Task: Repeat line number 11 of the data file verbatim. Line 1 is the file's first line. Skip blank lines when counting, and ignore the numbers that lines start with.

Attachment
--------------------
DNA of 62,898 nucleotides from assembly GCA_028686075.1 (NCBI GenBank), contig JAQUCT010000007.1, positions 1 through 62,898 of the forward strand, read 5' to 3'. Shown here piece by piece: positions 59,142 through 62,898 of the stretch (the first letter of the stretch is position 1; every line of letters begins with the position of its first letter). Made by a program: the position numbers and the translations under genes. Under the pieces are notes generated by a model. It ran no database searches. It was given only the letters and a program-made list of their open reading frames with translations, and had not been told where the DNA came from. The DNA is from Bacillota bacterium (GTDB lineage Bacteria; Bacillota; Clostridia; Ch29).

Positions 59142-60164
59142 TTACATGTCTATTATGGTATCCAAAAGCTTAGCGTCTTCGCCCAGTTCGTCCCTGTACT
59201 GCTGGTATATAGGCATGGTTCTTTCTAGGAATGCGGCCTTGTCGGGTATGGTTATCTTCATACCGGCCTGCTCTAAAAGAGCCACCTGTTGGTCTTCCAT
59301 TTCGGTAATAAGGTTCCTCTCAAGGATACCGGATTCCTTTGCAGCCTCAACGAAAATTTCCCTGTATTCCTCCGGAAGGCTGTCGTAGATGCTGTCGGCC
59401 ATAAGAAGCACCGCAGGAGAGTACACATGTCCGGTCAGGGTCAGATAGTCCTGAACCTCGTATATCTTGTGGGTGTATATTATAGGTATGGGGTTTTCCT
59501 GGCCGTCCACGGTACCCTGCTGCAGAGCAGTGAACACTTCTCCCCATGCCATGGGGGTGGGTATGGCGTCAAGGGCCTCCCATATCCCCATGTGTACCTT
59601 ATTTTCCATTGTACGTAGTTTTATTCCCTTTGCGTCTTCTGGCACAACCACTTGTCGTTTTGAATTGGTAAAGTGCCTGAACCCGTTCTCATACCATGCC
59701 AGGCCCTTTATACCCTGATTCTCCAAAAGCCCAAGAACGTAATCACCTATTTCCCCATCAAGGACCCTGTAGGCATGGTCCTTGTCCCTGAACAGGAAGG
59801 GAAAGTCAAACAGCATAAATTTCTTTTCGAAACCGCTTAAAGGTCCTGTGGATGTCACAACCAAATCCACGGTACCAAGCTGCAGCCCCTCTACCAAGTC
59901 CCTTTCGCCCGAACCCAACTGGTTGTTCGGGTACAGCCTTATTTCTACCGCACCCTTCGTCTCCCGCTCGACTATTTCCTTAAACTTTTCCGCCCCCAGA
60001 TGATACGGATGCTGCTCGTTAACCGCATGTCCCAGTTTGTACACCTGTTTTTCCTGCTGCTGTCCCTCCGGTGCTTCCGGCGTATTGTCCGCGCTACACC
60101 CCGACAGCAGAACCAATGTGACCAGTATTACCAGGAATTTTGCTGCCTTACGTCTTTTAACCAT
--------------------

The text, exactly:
59901 CCTTTCGCCCGAACCCAACTGGTTGTTCGGGTACAGCCTTATTTCTACCGCACCCTTCGTCTCCCGCTCGACTATTTCCTTAAACTTTTCCGCCCCCAGA